Always have a back-up plan. All links should be checked through to ensure they’re all functioning but in the off chance that an old page has been deleted and a link no longer works, users will arrive at the dreaded 404 error page. But don’t let that put a damper on the customer experience. A creative 404 error page can be an opportunity to even build a better relationship with the user. With a fun and considerate error message and a redirect to helpful links, you can replace the usual feelings of annoyance with a positive surprise.
In saying this, your aim isn’t to keep users admiring the error page. That won’t help with redirecting them to your service or products. Having links back to your website or a search bar is useful in getting users back on track rather than searching up other websites. Take a look at Airbnb’s 404 error page.
Getting a 404 Error Page is as unfortunate as dropping your ice-cream, but Airbnb provides some helpful links to get users back on track to their website.
1- Don’t swamp users with content
So you know by now, good quality photos are the way to go. You’ve found hundreds and are preparing to drop them all into the website along with slabs of text elaborating your life story and how the business was born. Please don’t. Users aren’t planning on spending hours on your website In reality, if a user opens a website that’s overloaded with long paragraphs, they’re just going to give up and bounce.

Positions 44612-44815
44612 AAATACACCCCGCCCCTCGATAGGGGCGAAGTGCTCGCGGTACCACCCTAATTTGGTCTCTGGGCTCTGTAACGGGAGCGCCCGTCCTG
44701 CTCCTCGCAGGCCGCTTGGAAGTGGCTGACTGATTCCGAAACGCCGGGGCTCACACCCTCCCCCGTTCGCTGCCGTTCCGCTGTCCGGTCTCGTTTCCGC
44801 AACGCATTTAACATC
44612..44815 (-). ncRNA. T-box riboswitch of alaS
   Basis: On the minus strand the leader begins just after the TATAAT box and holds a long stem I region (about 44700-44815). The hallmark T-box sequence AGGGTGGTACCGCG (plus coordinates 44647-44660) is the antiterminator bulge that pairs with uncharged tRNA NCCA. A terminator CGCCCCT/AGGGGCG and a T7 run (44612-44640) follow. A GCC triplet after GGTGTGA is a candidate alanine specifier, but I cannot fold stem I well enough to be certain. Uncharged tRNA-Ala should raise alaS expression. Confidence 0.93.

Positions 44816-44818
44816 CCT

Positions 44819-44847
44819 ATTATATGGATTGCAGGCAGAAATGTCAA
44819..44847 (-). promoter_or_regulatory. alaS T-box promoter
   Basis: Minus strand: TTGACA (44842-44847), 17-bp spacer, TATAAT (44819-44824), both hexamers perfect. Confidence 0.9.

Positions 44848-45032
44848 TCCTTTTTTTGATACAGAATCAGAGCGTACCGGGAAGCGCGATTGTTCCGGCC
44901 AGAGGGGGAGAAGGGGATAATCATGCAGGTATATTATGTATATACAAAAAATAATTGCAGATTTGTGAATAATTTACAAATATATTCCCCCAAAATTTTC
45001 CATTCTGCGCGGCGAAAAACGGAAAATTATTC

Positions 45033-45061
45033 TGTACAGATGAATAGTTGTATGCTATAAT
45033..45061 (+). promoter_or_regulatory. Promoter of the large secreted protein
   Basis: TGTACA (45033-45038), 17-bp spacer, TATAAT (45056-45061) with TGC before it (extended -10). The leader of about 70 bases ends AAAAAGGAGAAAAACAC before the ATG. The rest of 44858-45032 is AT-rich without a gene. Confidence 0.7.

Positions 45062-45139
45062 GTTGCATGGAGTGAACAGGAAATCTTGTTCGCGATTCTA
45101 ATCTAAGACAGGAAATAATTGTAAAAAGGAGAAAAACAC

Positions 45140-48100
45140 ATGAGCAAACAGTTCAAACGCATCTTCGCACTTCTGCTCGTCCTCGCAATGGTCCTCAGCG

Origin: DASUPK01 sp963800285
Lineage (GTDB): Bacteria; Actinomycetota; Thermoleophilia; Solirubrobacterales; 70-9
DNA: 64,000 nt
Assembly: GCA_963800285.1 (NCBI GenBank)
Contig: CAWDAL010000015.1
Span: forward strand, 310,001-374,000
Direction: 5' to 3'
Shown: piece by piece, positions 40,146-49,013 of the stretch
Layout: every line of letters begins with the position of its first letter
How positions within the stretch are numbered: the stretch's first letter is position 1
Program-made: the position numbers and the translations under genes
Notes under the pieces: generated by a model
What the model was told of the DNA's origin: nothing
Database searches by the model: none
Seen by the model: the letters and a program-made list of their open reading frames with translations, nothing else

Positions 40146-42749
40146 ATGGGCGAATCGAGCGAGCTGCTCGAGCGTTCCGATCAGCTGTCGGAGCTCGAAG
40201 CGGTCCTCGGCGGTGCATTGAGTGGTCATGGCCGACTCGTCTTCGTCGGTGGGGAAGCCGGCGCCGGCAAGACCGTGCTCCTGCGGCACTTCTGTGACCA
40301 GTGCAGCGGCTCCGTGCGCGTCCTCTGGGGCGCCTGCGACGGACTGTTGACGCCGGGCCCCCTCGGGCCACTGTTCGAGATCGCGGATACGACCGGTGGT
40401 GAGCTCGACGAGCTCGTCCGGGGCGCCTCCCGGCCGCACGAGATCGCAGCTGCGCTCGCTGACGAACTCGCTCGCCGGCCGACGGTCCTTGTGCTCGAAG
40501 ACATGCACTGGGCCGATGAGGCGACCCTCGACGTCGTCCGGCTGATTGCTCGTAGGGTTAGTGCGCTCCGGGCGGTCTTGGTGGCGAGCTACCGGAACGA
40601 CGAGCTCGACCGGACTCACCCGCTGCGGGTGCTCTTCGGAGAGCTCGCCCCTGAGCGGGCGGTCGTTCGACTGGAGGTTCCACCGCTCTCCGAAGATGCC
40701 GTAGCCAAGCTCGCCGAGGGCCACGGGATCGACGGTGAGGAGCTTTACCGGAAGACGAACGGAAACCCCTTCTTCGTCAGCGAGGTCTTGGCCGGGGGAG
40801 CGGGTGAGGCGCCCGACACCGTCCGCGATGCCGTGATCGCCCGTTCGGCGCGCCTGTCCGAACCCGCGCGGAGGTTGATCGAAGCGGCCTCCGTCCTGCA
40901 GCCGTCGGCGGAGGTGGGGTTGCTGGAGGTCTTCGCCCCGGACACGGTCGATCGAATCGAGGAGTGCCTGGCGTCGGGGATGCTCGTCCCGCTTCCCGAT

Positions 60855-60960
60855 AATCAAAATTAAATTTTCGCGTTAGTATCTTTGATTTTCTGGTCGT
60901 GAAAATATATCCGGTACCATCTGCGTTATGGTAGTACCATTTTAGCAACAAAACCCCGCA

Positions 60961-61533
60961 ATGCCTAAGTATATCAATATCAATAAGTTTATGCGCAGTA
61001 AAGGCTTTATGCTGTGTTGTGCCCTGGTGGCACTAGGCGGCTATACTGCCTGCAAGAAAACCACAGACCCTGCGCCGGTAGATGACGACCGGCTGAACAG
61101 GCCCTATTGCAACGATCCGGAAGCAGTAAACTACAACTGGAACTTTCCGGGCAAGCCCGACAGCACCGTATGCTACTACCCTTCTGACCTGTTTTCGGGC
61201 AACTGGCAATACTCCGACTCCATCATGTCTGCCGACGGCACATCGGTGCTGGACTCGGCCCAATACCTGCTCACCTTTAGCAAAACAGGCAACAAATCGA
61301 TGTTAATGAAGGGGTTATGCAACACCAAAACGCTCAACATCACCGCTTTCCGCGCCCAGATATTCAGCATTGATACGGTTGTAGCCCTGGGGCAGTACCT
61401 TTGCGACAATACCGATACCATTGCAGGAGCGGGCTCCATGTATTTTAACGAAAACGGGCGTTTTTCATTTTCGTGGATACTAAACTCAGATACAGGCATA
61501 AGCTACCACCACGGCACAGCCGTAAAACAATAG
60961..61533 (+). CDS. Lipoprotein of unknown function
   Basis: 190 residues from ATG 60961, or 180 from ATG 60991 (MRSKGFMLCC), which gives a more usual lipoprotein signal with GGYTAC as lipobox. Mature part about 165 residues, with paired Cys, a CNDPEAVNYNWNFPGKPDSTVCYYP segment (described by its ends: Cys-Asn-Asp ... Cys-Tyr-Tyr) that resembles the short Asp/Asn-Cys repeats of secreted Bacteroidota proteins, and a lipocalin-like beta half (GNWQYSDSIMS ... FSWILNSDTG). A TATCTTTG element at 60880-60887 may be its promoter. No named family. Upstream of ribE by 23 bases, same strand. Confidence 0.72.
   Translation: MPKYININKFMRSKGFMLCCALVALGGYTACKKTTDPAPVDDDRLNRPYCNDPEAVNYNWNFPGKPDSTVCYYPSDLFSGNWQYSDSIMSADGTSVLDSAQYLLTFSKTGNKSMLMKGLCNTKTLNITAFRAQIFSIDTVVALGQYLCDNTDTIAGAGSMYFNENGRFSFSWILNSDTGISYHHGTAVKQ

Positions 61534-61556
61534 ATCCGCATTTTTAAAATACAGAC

Plan out your sitemap first which lists all the webpages you will have to create for your website. Afterward, consider the types of most important points you need to cover and polish this. Drawing out a wireframe plan can help you plan your content breakdown and visualize how to present it in digestible bite-size chunks to users. Leaving behind the essay that won’t be read, you’ll instead be able to create a layout that includes written content, pictures, videos and CTAs, as a start. This balance of variable content types means your web design will appeal to a wider audience, as you catch users ’ different content preferences. Some like to learn through watching videos whilst some like straightforward bullet points. Catch them all!
You don’t have to know exactly what is going on your website yet. THIS IS JUST A PLAN. Visualize where you want to see headings, text, pictures, and CTAs. Imagine whether this will work for you and your users and don’t be afraid to try a few different layouts until you reach a wireframe you really like.
2- Don’t completely neglect usability for the sake of beauty
To set the scene on the necessity to optimize loading speeds, Section.io revealed that in merely 2 seconds of loading, already 9.6% of users bounce from a page! As demonstrated in the graph below, it shows that users are pretty savage. But it’s not just the users who matter, Google actually penalizes for slow loading pages, which in turn can be detrimental to your ability to rank well organically or by other means. Things that can slow down your website include lots of videos and even large images.
Despite the importance of loading speeds though, one can’t compromise too much on the visuals. The Nielsen Norman Group (NNG) has found that the aesthetics-usability effect exists, in which users are a little more tolerant to problems and errors on visually appealing pages. In reality, usability and beauty are on two ends of the spectrum and we need balance. So don’t be afraid to use videos and animations if they’ll make your page pop, just keep in mind that there’s a higher risk of sacrificing usability and increasing the loading time, it’s about where to draw the line,